Belfort relishes UFC underdog role

BY Reid Forgrave • September 21, 2012

Vitor Belfort cannot — Vitor Belfort will not — beat Jon Jones.

This is not a prognostication that’s difficult to make. Look at the basics, and you can see why some are calling the main event of UFC 152 Saturday night in Toronto the biggest title-fight mismatch in UFC history.

Jones has four inches of height on Belfort and roughly a half-mile in reach. Jones is a 25-year-old phenom, the youngest champion in UFC history, a new breed of mixed martial artist who has elevated the sport to a unique level — and he’s facing a 35-year-old has-been, a guy who on short notice moved up a weight class to fight Jones and whose nickname, “The Phenom,” was coined a decade-and-a-half ago, which is several lifetimes in the short history of the UFC.

Vitor Belfort cannot — he will not — beat Jon Jones.

Just as Buster Douglas could not beat Mike Tyson. Just as the Americans could not beat the Soviets in Lake Placid. Just as the New York Giants could not beat the undefeated New England Patriots in the Super Bowl. Just as tiny Milan High School could never win the basketball state championship in the Hoosier State.

If you want, look at Belfort vs. Jones the way Vegas is looking at it: as a wash, a weak challenge for the man who’s coming close to cleaning out the light heavyweight division, a less-than-exciting replacement fight for the UFC 151 event that was canceled when Dan Henderson pulled out because of an injury.

I’ll look at it another way. Sure, the main event of UFC 152 could be the non-event so many are predicting. But combat sports are another breed. One slingshot punch from David could floor Goliath. A stumble, a bumble, an unexpected turn, and we could have an even bigger upset than Matt Serra’s TKO of Georges St. Pierre for the biggest upset in UFC history.

I’ll be looking at UFC 152 as one of those rare chances in life when the impossible can become possible. I’ll be looking at UFC 152 as nothing short of the reason we watch sports.

“I’m searching for an opportunity,” Belfort told “Everything for me is about an opportunity . . . Fighting one of the greatest guys in the whole time of UFC — that’s a big opportunity.

“I have a lot of respect for Jon Jones. But I’m glad that I have my own mindset. Single mind, man. I believe in my ability and have faith in what I can do.”

What Belfort has done in his long UFC and mixed martial arts career is extraordinary, if well short of Jones’ accomplishments in his four years. Belfort has faced seven former UFC or Pride champions. He beat future UFC Hall of Famer Randy Couture at UFC 46 for a short-lived stint as light heavyweight champion. He has won seven of his last eight fights — five of those by KO or TKO — and was in line for a rematch down the road with middleweight champ Anderson Silva when he knocked on UFC president Dana White’s door and virtually begged to be the man who’d do what several others had refused to do, which was take a short-notice fight with Jones.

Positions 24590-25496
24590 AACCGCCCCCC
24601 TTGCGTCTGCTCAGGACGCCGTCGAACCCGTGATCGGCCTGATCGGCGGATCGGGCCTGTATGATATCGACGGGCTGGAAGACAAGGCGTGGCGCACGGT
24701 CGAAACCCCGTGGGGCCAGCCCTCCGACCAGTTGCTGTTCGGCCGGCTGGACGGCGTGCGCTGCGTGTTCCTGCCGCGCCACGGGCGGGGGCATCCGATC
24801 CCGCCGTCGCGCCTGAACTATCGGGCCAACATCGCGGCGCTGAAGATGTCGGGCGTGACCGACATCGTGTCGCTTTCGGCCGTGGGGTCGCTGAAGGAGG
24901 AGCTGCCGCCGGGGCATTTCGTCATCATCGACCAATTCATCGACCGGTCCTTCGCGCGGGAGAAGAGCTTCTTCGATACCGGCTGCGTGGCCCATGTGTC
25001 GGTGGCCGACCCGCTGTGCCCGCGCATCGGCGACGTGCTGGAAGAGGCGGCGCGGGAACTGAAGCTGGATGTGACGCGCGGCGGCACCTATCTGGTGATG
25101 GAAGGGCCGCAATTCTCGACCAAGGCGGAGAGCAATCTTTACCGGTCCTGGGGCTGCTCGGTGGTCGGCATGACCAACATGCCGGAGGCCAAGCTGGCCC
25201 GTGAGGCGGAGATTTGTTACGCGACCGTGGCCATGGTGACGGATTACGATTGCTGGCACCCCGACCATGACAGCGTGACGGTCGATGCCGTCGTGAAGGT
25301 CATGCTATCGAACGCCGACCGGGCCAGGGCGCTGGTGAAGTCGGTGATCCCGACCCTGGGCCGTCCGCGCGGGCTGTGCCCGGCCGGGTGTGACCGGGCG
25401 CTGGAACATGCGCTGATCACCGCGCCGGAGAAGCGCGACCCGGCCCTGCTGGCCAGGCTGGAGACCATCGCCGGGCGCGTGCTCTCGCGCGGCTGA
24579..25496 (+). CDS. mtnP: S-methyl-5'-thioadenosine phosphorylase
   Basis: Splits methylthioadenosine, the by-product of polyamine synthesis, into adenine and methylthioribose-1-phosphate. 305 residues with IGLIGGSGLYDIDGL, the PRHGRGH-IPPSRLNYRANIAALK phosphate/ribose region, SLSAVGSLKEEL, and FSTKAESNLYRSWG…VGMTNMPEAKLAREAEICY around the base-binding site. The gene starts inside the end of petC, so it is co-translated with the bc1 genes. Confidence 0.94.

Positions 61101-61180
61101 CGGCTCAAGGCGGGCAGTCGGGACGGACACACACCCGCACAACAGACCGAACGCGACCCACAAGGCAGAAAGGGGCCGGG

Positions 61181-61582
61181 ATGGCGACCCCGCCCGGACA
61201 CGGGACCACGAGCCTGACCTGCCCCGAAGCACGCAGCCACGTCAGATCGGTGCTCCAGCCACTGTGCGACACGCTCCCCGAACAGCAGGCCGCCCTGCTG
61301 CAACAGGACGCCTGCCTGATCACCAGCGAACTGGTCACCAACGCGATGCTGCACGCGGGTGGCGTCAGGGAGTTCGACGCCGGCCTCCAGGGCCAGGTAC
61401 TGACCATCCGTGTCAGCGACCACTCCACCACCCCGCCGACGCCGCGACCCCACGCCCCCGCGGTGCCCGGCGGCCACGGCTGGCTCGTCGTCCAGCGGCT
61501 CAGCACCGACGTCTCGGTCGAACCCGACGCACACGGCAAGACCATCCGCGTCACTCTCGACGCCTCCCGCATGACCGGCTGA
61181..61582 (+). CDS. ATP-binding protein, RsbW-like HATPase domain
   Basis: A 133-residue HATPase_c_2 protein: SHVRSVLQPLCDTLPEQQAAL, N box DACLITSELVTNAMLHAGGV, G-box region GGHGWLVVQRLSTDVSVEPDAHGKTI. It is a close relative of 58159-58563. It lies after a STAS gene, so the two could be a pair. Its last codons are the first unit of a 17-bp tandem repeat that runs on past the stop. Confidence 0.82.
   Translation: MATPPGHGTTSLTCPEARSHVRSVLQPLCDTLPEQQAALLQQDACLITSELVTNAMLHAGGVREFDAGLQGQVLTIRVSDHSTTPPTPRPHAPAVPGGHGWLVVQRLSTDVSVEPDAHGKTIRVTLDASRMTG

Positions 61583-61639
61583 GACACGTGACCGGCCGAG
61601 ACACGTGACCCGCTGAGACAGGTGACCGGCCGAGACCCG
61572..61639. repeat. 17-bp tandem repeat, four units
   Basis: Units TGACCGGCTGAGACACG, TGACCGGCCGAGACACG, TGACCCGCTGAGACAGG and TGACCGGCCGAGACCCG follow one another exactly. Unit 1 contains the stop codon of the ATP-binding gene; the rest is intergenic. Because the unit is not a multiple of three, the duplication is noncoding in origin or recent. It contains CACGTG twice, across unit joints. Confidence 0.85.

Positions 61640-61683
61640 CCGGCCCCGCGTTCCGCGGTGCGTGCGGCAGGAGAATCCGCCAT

Belfort has three things going for him in this fight. Two of them are his hands of stone. If David does the impossible and beats Goliath, it won’t be through a grind-it-out, grappling-heavy match. It’ll be like his three-minute knockout of Rich Franklin in Belfort’s return to the UFC in 2009, or his 37-second knockout of Matt Lindland in 2009, or his 45-second TKO of Wanderlei Silva in 1998, or his 12-second knockout in his first professional fight way back in 1996. It’ll be a fist that flies from nowhere and catches Jones unaware.

The only other thing going for him? His mentality. Belfort’s in a unique position. He’s got nothing to lose and everything to gain. He took the fight on short notice. He’s moving up a weight division to take on Jones. He’s fighting the hottest thing the UFC’s got. Everyone’s looking at him like a sacrificial lamb, a place-filler.

Which is just fine by him.

“It’s just live in the present moment,” Belfort told “Living in the present moment is the key of success. Making the present the best moment of your life. If you’re in the middle of a hurricane, in the middle of the Tribulation, feel joy the whole time. For me everything will be about joy for this fight. It doesn’t matter the position I’m in. I’m looking at everything as an opportunity.”

The odds say Saturday night will be an opportunity for Belfort to get his butt handed to him by one of the best pound-for-pound fighters in the UFC today. But the reason to watch is because, in a flash, that can all change.

Follow Reid Forgrave on Twitter @ReidForgrave or email him at